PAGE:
Summary of Chapter VI,


Lumen Gentium

“The Church”,  Vatican II



“The evangelical counsels of chastity dedicated to God, poverty and obedience are based upon the words and examples of the Lord.”   They were commanded by the Apostles and Fathers of the Church.  The Church regulates the practice of these counsels.  “Thus it has come about, that, as if on a tree which has grown in the field of the Lord, various forms of solidarity and community life, as well as various religious families have branched out in a marvelous and multiple way from this divinely given seed.


These religious families give a firm support of the their charism and the doctrine of acquiring perfection.  “They further offer their members the support of fraternal association in the militia of Christ and of liberty strengthened by obedience.”  “From the point of view of the divine and hierarchical structure of the Church, the religious state of life is not an intermediate state between the clerical and lay states. But, rather, the faithful of Christ are called by God from both these states of life so that they might enjoy this particular gift in the life of the Church and thus each in one's own way, may be of some advantage to the salvific mission of the Church.”


The religious are bound to the evangelical counsels either by vows.  Service to God is bound up by a new life in Him and a new life and title.   Grounded on baptism, this call is to a more perfect life without the distractions of the world, this service is more intimately consecrated to divine service.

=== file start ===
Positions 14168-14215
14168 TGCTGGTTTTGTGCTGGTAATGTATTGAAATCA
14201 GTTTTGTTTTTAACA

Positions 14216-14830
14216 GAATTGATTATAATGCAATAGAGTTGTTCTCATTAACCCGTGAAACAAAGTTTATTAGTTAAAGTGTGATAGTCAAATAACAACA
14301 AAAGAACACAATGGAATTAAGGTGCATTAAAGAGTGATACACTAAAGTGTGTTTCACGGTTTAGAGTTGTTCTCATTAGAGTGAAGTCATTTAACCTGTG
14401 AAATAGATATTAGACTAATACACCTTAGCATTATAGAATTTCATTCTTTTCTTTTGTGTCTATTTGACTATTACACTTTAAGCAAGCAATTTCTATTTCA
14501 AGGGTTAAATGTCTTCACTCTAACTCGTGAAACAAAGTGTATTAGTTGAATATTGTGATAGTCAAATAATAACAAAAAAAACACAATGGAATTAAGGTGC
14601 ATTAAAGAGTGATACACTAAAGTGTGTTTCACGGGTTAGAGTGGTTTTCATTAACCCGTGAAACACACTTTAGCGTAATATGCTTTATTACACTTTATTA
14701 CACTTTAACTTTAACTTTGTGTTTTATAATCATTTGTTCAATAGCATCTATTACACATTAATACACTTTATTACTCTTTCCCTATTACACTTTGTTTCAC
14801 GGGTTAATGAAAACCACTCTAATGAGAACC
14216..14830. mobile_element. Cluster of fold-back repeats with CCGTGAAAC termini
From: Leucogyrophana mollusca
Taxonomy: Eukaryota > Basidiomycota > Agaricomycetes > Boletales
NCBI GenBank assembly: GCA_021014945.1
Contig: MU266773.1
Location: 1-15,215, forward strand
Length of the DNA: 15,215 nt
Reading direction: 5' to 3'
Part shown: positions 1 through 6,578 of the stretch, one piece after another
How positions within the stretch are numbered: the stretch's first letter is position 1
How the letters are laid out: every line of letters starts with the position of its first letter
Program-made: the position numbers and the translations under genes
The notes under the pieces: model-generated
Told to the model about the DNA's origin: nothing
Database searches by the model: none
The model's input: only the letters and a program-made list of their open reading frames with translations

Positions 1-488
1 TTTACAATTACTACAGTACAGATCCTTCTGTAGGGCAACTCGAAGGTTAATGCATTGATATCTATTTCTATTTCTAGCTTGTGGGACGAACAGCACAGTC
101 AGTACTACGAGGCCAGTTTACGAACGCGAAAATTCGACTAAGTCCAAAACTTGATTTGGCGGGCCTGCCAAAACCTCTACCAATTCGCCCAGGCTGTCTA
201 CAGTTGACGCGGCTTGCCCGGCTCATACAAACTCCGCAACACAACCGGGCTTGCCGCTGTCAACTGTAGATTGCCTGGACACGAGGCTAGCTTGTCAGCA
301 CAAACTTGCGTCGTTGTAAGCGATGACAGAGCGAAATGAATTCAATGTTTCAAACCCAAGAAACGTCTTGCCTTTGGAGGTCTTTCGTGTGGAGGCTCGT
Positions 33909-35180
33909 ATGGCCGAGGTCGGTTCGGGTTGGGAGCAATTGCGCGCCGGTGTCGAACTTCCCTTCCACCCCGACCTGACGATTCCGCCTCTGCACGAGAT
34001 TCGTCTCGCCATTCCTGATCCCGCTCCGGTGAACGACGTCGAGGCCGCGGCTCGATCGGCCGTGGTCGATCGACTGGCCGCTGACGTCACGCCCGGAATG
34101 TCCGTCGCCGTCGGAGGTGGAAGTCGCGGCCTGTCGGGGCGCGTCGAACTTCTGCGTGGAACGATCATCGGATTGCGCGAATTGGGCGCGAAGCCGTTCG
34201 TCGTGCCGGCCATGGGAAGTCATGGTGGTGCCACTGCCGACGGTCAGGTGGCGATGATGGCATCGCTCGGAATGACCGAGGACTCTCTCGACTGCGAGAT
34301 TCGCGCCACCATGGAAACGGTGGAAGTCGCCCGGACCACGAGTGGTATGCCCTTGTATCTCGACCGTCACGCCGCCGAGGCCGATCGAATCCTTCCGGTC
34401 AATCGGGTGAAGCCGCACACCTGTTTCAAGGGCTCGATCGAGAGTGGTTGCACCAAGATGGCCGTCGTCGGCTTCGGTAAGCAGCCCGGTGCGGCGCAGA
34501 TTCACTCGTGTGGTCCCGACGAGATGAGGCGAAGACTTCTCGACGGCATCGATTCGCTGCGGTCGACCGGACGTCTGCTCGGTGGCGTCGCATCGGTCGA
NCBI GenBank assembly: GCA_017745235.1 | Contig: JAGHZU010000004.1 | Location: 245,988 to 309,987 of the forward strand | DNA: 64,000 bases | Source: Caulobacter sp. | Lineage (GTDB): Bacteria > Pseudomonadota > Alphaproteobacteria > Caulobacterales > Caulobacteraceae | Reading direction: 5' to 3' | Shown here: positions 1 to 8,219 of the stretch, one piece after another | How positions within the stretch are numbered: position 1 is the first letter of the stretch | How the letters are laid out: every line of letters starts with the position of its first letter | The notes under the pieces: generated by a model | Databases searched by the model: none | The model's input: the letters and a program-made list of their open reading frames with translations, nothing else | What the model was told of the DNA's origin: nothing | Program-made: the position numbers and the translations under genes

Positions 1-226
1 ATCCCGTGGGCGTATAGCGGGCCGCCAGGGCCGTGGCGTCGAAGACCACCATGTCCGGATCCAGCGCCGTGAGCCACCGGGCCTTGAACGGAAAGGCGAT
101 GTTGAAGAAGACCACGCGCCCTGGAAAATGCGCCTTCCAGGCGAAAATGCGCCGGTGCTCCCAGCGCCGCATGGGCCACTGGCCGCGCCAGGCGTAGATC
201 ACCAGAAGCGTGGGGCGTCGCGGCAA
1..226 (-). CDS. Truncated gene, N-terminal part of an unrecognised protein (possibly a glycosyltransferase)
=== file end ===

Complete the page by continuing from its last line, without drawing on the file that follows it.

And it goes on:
The evangelical counsels lead to charity, dedicated to the welfare of the whole Church.  This is achieved through prayer and service  This is why the Church preserves “and fosters the special character of her various religious institutes.”  “…the religious state, whose purpose is to free its members from earthly cares, more fully manifests to all believers the presence of heavenly goods already possessed here below. 


The religious life “clearly shows all men both the unsurpassed breadth of the strength of Christ the King and the infinite power of the Holy Spirit marvelously working in the Church.

“The importance of the profession of the evangelical counsels is seen in the fact that it fosters the perfection of love of God and love of neighbor in an outstanding manner and that this profession is strengthened by vows.


The institutes may be removed from the jurisdiction of the local bishop but if not, are subject to the local patriarchical authority.    The religious should show obedience and deference to the local bishop not only due to the respect that is commanded by the office “but because of the unity and harmony in the apostolate.”


“The Church not only raises the religious profession to the dignity of a canonical state by her approval, but even manifests that this profession is a state consecrated to God by the liturgical setting of that profession. 


The Church presents Christ to the world through the religious.  This reality must be kept in mind.  Christ in His ministry in the world was always “obedient to the will of the Father who sent Him.” 


The religious life is conducive to the building up of other persons and of the world in Christ.  The evangelical counsels contribute a great deal to the purification of heart and spiritual liberty.   They build up the fervor of charity.  “[The evangelical counsels]

 are able to more fully mold the Christian man to that type of chaste and detached life, which Christ the Lord chose for Himself and which His Mother also embraced.


“Therefore, this Sacred Synod encourages and praises the men and women, Brothers and Sisters, who in monasteries, or in schools and hospitals, or in the missions, adorn the Bride of Christ by their unswerving and humble faithfulness in their chosen consecration and render generous services of all kinds to mankind.”


“Let each of the faithful called to the profession of the evangelical counsels, therefore, carefully see to it that he persevere and ever grow in that vocation God has given him. Let him do this for the increased holiness of the Church, for the greater glory of the one and undivided Trinity, which in and through Christ is the fount and the source of all holiness.